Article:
And, no, preservationists do not - and should not - have to purchase every building they want to preserve. That position has been tested in the courts, and rejected. There is clearly designed legal process and criteria to determine whether or not a structure merits landmark protection. Northwestern has gone behind closed doors to subvert that legal process and make sure that, in regards to Prentice, it never takes place.

I'm sure you're a very good architect, but I hope you'll understand that, under these circumstances, I'm more likely to turn for advice to people like Herzog and DeMeuron, Frank Gehry, Robert Venturi, Denise Scott Brown, Tadao Ando, Renzo Piano, and others of their caliber across the world, all of whom support preserving Prentice. I turn to them not because they are "stars", but because they have proven, time and again, that they know what great architecture is.

Anonymous said...

Lynn Becker said...
Did you ever notice that people with nothing intelligent to say think writing it in ALL CAPS disguises the fact?




Lynn Becker said...

Guess you didn't notice I have responded. If you stopped shouting, you might have time to learn how to read.

Edward J. Shannon NCARB said...

Actually Lynn, I have only live in Iowa for two years. I grew up in the suburbs of Oak Park and River Forest and have spent the bulk of my career in the Chicago area, with a stint in San Francisco. Waterloo, where I reside is a small city (akin to Rockford or Elgin) with urban issues. I live an work in a downtown loft and am personally involved in the revitalization of the city. So, I DO understand urbanism. I am not against Prentice being saved. I just don't feel it has the merit, as the preservationists claim, that justifies intervention. Moreover, like many buildings of that era, it does not represent good ubanism. It has a weak base, and does not relate to the streetscape. The same could be said with Aqua! I can forgive Prentice for this shortcoming, but Aqua is inexcusable, as most architects had learned from the mistakes of the sixties and seventies. In fact, NU's building's do show a good sense of human scale by providing a relationship to the street. However instead of being Iconic objects,they are fabric buildings, which is just as important in contributing to the quality of life on the street. Finally, I NEVER said that preservationsists, have to pay for every endeavor. There are definetely instances that warrant financial intervention. Marina City would be one. It is a beloved and recognized Chicago Icon. Prentice is not!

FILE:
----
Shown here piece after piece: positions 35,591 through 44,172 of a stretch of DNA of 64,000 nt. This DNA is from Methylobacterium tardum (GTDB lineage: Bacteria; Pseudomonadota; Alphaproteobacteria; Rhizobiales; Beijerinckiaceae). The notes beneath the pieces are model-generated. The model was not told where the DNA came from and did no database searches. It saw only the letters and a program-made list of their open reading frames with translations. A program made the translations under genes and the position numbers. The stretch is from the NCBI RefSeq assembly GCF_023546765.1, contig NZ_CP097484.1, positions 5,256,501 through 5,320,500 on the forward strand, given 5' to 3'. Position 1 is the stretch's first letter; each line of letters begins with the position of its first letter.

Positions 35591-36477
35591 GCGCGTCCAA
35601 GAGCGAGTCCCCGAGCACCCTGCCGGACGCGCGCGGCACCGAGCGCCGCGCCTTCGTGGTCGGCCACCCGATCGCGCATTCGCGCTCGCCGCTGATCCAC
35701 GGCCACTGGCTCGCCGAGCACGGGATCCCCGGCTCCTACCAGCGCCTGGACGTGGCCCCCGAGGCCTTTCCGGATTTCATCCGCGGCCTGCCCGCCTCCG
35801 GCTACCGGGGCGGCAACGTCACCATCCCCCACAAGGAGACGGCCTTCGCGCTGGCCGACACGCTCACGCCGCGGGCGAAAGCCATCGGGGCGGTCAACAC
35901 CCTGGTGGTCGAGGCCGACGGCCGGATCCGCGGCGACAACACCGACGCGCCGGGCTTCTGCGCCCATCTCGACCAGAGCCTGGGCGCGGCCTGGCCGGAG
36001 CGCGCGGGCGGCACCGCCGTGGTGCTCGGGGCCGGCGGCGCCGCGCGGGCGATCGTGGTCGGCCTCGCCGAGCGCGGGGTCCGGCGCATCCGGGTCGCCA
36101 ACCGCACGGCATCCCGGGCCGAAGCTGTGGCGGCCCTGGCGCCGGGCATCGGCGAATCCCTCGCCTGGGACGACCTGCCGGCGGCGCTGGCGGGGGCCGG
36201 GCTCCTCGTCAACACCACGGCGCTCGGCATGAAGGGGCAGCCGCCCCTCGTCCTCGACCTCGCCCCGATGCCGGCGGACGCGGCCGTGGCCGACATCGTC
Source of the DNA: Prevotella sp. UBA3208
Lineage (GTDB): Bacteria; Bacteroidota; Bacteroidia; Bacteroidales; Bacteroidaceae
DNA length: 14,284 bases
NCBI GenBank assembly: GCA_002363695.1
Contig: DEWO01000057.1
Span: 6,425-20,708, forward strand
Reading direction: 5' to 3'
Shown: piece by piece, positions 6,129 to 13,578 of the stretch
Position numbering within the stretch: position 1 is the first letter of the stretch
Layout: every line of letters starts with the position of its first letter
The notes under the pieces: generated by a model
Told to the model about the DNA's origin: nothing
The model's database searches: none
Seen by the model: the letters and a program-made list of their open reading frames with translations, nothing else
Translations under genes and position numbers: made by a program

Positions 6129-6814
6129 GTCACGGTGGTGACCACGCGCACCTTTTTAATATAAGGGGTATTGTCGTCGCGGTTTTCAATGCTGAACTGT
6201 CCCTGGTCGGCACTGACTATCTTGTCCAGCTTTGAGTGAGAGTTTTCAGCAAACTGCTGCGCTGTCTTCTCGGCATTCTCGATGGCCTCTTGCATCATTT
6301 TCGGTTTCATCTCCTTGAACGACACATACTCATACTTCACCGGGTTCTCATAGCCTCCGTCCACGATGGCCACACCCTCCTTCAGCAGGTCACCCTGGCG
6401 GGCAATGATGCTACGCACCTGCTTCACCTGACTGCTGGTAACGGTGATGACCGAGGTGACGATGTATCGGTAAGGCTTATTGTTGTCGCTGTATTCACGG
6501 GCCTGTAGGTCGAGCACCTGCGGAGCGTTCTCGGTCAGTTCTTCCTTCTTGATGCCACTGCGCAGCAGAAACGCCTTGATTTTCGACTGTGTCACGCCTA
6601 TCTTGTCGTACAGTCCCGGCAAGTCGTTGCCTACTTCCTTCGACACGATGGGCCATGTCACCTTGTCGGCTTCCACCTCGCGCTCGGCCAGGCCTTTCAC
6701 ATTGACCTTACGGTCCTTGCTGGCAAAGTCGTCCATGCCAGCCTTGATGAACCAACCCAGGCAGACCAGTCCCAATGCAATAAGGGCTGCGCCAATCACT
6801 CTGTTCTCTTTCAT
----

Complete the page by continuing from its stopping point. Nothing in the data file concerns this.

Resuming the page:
Anonymous said...

On November 16, the Chicago Architecture Club is hosting an exhibit at the Chicago Architecture Foundation, 224 S. Michigan Ave, which will feature speculative proposals from ten Chicago architecture firms.
More information at CAC:

Anonymous said...

Put up or shit up. You and your ilk should have offered to buy the building at market price. Instead, you want to force an owner to do what you want. There is only one legal process, buy the property or let the owners do as they please.

As to the rest of your political nonsense, who cares what who who Purple Strategies is? President Obama has nothing to do with this decision.

Lynn Becker said...

Ah, another truther. As usual, you have no idea what you're talking about and you think you have the right to just make things up.

No, there is not "one legal process". No, you don't have to buy every building that's landmarked. There is a legal process for designating and protecting landmarks, which has been affirmed all the way up the Supreme Court.